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Illegals may get driver’s licenses in Illinois
Illinois' top leaders said Tuesday that they will push to issue driver's licenses to illegal immigrants — testing federal strictures and becoming the latest sign that the pendulum has swung away from Arizona-style crackdowns and toward those pursuing a softer line on immigration.
Surrounded by Republicans and Democrats at a news conference, state Senate President John Cullerton said he will try to pass legislation in the coming weeks, and Gov. Pat Quinn said he will sign it if it reaches his desk.
"This is a safety issue that impacts every driver in Illinois, and we should join together to take swift action to save lives," said Mr. Quinn, a Democrat. "Making sure all motorists, regardless of their background, are licensed and insured will drive economic growth and ease the financial burden on all Illinois motorists."
The move represents the first major backtrack by a state since the aftermath of the Sept. 11 terrorist attacks nearly a decade ago, when the hijackers used licenses, often obtained by fraud, to board the airplanes they used to target the World Trade Center towers, the Pentagon and, potentially, the U.S. Capitol or White House.
In the wake of those attacks, the national commission established to look into problems urged the federal government to set a national standard for identification cards such as driver's licenses. In response, Congress wrote the Real ID Act, which included the requirement that federally compliant licenses be valid only while someone is in the country legally.
Many states moved to embrace that standard, and now only two states — New Mexico and Washington — issue driver's licenses to illegal immigrants without any demarcation. Utah issues licenses to illegal immigrants, but those are marked as noncompliant.
Janice Kephart, former counsel to the Sept. 11 Commission, who focused on the terrorists' travel, said Illinois' move dents the federal law.
"I wouldn't say it's getting rid of Real ID, but it's numbing Real ID," she said.
For most of the past decade, states seemed to be moving in the other direction. Arizona, followed by a handful of other states, enacted laws cracking down on businesses that hire illegal immigrants and granting police broader powers to check the identities of suspected illegal immigrants. State and local police departments also flooded the federal government with requests to partner on enforcing immigration laws.
The Supreme Court this summer upheld a key part of Arizona's law that allowed police to perform the identity checks, though the justices struck down efforts to write into law state penalties for being here illegally.
But states already started moving in the other direction.
Several states, including Maryland, enacted legislation granting in-state tuition rates to some illegal immigrants. After President Obama announced that he would halt deportations for most young illegal immigrants who were brought to the U.S. by age 16, a handful of states said they would move to grant those folks driver's licenses.
Illinois, though, is going the furthest, saying it wants all drivers to be licensed if they are on Illinois roads.
Even Chicago Mayor Rahm Emanuel, who during his time in Congress and as chief of staff in Mr. Obama's White House was seen as a major roadblock to Democrats' immigration legislation, backed the call for licenses.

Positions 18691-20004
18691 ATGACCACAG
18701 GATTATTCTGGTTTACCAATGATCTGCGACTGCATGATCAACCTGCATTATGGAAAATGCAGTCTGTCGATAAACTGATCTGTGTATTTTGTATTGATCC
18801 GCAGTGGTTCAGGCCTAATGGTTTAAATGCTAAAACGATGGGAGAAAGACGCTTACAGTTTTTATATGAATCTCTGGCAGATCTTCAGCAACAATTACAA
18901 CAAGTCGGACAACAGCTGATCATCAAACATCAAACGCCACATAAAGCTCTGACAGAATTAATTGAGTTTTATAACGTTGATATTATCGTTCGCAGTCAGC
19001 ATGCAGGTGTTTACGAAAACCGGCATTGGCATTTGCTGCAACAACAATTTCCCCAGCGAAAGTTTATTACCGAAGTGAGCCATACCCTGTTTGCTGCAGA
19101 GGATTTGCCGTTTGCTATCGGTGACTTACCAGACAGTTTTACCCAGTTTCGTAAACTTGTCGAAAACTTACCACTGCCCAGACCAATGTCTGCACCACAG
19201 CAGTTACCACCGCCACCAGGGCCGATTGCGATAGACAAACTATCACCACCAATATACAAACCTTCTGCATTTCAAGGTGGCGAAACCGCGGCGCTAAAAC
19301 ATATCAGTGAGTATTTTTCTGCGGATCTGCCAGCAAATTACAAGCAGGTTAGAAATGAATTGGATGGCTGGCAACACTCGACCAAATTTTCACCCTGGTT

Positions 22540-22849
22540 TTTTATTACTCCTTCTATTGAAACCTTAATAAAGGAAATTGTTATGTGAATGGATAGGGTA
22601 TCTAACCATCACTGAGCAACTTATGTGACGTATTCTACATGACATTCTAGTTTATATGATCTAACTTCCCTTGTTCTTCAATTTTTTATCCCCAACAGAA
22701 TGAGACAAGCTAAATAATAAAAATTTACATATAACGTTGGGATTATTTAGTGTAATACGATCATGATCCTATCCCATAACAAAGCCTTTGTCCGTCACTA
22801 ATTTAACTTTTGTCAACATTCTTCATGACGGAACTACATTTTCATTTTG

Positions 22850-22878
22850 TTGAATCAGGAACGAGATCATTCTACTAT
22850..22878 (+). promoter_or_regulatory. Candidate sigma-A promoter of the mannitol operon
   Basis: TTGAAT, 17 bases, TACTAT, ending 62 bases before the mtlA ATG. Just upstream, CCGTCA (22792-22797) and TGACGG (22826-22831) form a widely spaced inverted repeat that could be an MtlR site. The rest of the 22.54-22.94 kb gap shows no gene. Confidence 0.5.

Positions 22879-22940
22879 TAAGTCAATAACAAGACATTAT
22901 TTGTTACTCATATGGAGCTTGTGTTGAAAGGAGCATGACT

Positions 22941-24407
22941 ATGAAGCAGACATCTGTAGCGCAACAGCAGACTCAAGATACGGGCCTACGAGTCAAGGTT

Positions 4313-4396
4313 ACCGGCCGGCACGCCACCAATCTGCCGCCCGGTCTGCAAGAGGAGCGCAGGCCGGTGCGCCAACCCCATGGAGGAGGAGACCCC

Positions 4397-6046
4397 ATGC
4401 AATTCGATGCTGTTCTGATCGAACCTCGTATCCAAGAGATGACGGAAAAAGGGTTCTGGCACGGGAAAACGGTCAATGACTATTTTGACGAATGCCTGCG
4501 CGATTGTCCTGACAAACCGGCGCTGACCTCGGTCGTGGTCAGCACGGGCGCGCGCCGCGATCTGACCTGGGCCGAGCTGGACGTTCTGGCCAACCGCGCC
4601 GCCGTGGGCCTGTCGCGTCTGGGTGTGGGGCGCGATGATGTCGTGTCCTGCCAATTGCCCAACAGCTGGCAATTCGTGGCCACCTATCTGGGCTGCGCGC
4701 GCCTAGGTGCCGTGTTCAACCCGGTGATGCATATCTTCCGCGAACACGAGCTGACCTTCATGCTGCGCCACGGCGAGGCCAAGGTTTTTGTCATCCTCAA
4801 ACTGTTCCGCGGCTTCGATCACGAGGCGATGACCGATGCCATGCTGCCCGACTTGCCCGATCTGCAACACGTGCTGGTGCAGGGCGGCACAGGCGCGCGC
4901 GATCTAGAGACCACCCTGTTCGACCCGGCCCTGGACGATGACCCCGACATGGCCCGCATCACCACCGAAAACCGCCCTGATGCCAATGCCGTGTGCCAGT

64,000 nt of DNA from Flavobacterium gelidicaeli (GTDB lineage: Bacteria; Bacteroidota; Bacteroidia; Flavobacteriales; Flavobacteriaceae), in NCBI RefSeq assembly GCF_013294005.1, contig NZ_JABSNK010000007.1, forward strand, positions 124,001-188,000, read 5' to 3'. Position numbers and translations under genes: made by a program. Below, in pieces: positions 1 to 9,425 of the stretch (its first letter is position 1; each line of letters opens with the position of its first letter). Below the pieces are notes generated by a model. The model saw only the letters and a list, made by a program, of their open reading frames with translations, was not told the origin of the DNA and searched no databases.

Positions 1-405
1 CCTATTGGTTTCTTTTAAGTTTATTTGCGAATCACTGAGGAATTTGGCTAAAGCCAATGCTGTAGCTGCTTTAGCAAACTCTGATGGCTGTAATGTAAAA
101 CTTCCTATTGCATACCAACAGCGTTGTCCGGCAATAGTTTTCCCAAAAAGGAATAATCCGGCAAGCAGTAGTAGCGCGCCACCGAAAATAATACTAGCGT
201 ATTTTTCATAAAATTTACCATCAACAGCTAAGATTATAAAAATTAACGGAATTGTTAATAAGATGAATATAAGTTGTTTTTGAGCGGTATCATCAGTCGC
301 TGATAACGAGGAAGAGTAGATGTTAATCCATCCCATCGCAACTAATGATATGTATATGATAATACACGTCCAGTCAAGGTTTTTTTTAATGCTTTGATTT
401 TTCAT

"I strongly support state legislation that will allow every Chicagoan, regardless of legal status, to enjoy the rights and responsibilities that come with a driver's license," he said. "I will be a strong advocate for this bill as we work to make Chicago the most immigrant-friendly city in the country."
No legislation has been written, so it remains to be seen how Illinois handles the details. Local news reports said illegal immigrants likely would join a program that allows legal foreign visitors to get temporary licenses.
Ms. Kephart said if they follow Utah's model and make it clear the license is not valid for federal purposes such as boarding an aircraft or entering a federal building, it would not run afoul of Real ID.
The issue of licenses have been touchy for years. Driver's licenses are considered an entry into much of American society, and those who favor a crackdown on illegal immigration say granting them to illegal immigrants helps lawbreakers blend in.
But those who support the idea say it makes all communities safer by reducing the number of uninsured drivers and giving police a way to identify people accurately.
Illinois officials said there are 250,000 unlicensed immigrants in their state, and licensing and insuring half of them would save state drivers $46 million a year in premium payments.
How a new policy would mesh with the federal Real ID law remains to be seen.
Congress passed Real ID in 2005, but has repeatedly delayed full implementation as states have complained about the burden of compliance.
Rep. F. James Sensenbrenner Jr., Wisconsin Republican and author of Real ID, wasn't available for comment Tuesday, a spokeswoman said.
The current deadline is Jan. 15, though Ms. Kephart said that likely will have to be pushed back again because the Homeland Security Department's compliance office has been cut to the bone, and it couldn't even handle implementation.
Ms. Kephart said states that have moved to grant licenses see themselves as trapped.
"I think you're seeing them concerned that the president is going to smack their hands for not complying with his view of what immigration should look like," she said. "I think they're feeling like they don't have a choice at this point. They've seen what happens to states when they refuse, and they're certainly not going to fight that in the driver's licenses realm."
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About the Author
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